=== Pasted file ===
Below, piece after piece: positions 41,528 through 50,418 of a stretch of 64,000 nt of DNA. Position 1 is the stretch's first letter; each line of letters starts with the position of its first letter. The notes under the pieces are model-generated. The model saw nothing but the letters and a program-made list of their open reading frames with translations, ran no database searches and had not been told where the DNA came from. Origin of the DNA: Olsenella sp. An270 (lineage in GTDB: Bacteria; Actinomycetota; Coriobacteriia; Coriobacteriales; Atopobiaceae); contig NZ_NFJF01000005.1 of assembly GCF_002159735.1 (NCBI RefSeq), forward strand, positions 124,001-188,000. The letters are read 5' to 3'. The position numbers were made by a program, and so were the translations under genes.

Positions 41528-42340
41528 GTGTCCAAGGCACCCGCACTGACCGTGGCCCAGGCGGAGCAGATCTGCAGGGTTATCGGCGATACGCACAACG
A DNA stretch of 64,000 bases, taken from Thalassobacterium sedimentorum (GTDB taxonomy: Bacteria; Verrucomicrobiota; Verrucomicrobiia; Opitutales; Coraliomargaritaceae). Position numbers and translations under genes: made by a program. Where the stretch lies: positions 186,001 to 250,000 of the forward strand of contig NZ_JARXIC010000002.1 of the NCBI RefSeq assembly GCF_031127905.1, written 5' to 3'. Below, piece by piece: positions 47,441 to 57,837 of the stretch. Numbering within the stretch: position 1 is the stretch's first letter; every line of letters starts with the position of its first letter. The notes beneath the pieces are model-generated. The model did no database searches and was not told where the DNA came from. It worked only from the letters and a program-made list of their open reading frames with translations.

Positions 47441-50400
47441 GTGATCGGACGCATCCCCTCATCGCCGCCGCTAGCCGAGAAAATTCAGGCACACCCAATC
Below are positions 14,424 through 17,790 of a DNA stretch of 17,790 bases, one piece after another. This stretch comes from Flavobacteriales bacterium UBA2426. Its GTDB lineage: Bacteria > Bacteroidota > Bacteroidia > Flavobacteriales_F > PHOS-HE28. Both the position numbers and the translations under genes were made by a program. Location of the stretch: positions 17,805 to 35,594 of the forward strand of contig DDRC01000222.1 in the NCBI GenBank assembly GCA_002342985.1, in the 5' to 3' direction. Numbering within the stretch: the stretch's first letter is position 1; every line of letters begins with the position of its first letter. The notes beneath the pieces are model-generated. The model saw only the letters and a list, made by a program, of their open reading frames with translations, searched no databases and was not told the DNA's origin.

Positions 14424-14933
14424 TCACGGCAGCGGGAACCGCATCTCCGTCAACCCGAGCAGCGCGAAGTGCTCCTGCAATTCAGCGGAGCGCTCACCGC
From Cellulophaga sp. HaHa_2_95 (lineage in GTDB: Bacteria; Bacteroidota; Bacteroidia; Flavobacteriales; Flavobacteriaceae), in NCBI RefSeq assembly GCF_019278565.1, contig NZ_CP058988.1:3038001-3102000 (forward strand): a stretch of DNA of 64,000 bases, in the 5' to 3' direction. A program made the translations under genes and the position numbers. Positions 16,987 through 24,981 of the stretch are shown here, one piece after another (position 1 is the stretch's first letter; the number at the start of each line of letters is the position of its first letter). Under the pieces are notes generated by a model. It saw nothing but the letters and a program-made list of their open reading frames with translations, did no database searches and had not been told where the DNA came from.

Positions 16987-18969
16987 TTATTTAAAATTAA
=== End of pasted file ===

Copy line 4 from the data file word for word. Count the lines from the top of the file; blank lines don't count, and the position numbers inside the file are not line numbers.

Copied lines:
A DNA stretch of 64,000 bases, taken from Thalassobacterium sedimentorum (GTDB taxonomy: Bacteria; Verrucomicrobiota; Verrucomicrobiia; Opitutales; Coraliomargaritaceae). Position numbers and translations under genes: made by a program. Where the stretch lies: positions 186,001 to 250,000 of the forward strand of contig NZ_JARXIC010000002.1 of the NCBI RefSeq assembly GCF_031127905.1, written 5' to 3'. Below, piece by piece: positions 47,441 to 57,837 of the stretch. Numbering within the stretch: position 1 is the stretch's first letter; every line of letters starts with the position of its first letter. The notes beneath the pieces are model-generated. The model did no database searches and was not told where the DNA came from. It worked only from the letters and a program-made list of their open reading frames with translations.